WC: I don’t know that I would describe now as the best time. I don’t know that there was ever going to be a best time or worst time. I do think it is timely now. We have, and we do continue to experience, a lot of change in how our students experience mental health issues and how we try to keep up with the demand. There is a lot of attention across the public sphere about these issues, so it’s as good a time as any to have people’s interests come together to help us think through all of these things.
DTH: What does the task force plan to do?
WC: (The charge) really is to look comprehensively at mental health on this campus. That is 360 degrees of looking at mental health on this campus to evaluate what our needs are, to evaluate the evolving needs that we have, to do serious research on what’s out there, on who’s doing what so that we can figure out how we need to best either enhance, or otherwise change, what we’re currently doing. But to do that systematically and scientifically with everybody, hopefully, on the same page moving as a community to figure out the best way to do these things.
DTH: How were the members of the task force chosen?
WC: Some of it was thinking across who are the major, or what are the major, populations that we’re trying to serve and that we need input from. Some is because there have been, for example, groups or folks out there who have been engaged with this and who we either need or think we could benefit from expertise, some people are there because they have shown a strong interest in the area and have something to bring. I don’t believe there’s ever a way to have a committee that you can do anything with, that actually represents every single thing you would ever need or want to represent, but I think we tried very hard to think across the spectrum of these issues at Carolina and to include folks who bring either or both expertise and a strong interest and perspective on the issues to the table.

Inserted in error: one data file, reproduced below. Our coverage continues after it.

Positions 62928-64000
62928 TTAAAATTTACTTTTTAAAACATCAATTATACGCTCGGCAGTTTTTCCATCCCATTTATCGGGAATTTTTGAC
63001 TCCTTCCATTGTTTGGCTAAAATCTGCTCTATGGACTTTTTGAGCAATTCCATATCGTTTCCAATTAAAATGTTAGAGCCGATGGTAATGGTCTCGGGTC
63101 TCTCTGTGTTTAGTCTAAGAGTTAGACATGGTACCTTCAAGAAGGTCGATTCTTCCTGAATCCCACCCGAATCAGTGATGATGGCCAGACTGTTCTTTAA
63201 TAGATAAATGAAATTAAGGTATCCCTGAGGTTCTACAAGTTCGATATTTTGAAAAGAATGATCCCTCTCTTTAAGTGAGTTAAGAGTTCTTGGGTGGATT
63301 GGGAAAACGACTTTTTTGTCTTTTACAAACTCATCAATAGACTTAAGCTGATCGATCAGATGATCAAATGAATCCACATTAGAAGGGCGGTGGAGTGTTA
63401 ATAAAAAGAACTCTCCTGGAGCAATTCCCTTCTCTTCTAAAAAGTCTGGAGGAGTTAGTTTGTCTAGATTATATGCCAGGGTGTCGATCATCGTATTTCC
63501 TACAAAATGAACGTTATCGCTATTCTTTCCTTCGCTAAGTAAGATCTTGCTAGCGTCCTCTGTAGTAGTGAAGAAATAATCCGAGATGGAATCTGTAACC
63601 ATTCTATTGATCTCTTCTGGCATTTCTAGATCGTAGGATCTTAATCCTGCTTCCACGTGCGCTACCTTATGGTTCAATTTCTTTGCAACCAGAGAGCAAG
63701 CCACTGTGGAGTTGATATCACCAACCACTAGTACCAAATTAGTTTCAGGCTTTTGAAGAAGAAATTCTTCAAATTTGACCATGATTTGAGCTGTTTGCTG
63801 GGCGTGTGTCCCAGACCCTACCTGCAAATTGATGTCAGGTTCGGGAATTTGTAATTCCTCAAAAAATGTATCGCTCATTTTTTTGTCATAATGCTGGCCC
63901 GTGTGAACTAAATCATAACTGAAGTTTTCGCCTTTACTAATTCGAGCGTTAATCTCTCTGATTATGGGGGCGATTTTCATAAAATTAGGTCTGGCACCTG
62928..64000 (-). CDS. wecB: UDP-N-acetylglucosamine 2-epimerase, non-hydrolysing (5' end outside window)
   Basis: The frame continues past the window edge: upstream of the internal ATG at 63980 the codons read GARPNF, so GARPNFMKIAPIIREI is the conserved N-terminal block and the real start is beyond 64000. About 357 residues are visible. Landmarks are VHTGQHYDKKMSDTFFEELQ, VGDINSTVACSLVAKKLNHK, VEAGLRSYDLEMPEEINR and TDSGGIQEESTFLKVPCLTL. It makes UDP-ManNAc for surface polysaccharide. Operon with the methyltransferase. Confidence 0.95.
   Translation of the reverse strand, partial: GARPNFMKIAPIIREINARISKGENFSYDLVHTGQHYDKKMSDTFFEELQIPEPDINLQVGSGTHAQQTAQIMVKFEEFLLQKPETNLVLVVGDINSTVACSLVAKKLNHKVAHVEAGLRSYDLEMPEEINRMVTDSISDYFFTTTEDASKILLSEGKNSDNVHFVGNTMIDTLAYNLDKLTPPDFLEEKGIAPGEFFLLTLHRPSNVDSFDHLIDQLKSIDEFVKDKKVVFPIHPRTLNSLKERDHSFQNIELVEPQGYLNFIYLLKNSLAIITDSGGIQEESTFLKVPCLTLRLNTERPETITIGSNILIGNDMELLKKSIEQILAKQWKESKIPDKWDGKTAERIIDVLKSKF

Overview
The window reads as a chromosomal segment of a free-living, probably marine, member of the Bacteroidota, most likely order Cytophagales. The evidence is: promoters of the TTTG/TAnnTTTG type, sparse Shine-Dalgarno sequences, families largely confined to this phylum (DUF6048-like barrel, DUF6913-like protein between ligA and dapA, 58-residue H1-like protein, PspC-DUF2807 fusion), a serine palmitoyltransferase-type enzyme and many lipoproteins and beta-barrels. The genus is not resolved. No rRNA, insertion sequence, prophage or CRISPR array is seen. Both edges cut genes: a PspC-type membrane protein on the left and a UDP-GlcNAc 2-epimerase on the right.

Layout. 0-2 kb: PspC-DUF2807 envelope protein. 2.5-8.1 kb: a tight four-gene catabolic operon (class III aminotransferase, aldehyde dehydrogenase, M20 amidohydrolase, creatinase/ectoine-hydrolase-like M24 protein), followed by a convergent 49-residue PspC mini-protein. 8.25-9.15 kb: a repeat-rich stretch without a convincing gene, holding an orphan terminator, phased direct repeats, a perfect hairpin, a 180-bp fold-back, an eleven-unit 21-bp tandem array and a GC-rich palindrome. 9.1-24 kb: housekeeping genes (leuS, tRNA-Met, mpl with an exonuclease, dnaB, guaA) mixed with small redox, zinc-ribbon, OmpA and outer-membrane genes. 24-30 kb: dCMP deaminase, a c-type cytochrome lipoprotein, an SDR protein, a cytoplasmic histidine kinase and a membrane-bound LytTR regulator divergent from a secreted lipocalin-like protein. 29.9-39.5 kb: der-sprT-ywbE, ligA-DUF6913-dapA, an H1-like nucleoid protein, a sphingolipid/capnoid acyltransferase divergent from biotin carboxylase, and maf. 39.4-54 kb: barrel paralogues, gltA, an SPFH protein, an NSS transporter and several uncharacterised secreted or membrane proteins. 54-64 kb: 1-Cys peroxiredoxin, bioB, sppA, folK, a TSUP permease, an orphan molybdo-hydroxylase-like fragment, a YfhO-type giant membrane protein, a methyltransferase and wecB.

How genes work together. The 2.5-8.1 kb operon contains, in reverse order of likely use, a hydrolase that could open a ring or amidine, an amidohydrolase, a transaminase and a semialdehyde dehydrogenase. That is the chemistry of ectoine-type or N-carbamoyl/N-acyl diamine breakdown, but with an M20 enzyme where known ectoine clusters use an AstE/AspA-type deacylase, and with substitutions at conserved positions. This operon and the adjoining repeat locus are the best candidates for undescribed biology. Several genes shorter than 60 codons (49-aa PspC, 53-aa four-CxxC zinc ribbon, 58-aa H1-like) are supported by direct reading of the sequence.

DTH: What impact do you hope the task force has on mental health care at UNC?
WC: I hope that it will result, and expect it to result, in real, concrete recommendations for things that we can do as part of this evolution to actually improve and make better and more efficient, and more effective, our ability to deal with mental health and wellness issues on campus. I’m hoping what we’ll see is a series of very specific recommendations about things the community can do or should do.
DTH: Is there anything else you would like to add?
WC: I think it’s important for everybody to understand that this is one: an extremely, extremely important issue for this campus, or frankly any campus, but it’s also a very complicated and at times difficult issue to get at, and it doesn’t necessarily lend itself to simple or quick answers. Because we really want to get this right, we’re going to bring the folks that we think we need, and we’re bringing folks together to work on this together as a group and as a team so that we really can come out of this with some ways in which we can make what is already a bunch of hard-working people and places even better.